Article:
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Lessons Learned

The mapping of the Laboratory Information System (LIS) test catalogue to the pan-Canadian LOINC Observation Code Database (pCLOCD) requires extensive preparation prior to beginning the actual mapping. The pCLOCD is published in Excel or Access format, it is expected that mapping projects have access to a mapping tool (see Lessons Learned LOINC Mapping – Planning Stage document). Mapping principles are required to guide mappers in their selections, to ensure maps are done consistently and to provide mapping criteria which supports the preparation of the LIS Test Catalogue (see Lessons Learned - Managing LIS Test Catalogues).

Considerations:

  • Has the basic workflow that follows the data from its source (LIS) to its final destination (final system) been mapped out?
  • Are the requirements and data expectations of the final system well defined?
  • Have the methods and versions of data transmission been identified?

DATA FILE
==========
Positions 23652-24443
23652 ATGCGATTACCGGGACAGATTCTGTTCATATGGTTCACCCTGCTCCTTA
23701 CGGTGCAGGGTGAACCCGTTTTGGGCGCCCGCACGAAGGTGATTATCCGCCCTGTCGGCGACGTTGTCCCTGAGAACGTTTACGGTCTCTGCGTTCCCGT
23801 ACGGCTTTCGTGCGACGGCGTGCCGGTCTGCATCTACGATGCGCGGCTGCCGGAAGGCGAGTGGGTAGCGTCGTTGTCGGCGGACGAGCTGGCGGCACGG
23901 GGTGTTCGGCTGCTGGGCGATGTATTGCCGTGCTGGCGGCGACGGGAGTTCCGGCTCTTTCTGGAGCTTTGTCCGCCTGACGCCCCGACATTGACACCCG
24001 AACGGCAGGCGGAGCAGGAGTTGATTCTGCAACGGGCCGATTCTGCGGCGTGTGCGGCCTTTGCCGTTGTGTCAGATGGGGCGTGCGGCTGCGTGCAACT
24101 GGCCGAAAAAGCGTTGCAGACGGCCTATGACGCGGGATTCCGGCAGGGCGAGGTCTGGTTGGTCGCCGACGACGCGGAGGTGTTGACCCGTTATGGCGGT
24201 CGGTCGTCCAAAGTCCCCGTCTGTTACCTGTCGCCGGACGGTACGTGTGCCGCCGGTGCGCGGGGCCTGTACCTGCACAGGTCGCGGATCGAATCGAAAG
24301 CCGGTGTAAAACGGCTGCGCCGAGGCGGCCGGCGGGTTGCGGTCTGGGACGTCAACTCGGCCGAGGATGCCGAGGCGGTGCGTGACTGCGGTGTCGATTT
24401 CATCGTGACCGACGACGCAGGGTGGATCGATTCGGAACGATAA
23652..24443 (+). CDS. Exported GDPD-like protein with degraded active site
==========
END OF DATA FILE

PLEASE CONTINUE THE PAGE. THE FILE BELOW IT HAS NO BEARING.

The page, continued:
• Is the mapping relationship between the source terms and the chosen standard identified? Is a User Interface terminology required?
  • Has source data been grouped or subdivided and terms defined (see LOINC Mapping – Managing LIS Test Catalogues)?
  • Key considerations for Mapping Principles include defining principles to cover:
    • Granularity required
    • Matching criteria
    • Managing mapping documentation
    • Lab supporting documents and mapping process documents
    • Resources and resource support
    • Communication between resources
    • Governance
    • Quality assurance processes
    • Change management and maintenance processes
    • Operational processes

Next Steps:

  • Gather key resources to develop mapping principles and guidelines. Resources should include:
    • LIS Subject Matter Experts or Administrators who are familiar with the LIS content
    • Clinical Subject Matter experts that can provide guidance on test interpretations
    • Mapping resources with specific LOINC expertise
    • Resources who are familiar with JLIS architecture and expected use
  • Mapping principles are best developed with an in-depth knowledge of the source data, the standards that will be used and the expected use of the final standardized data.

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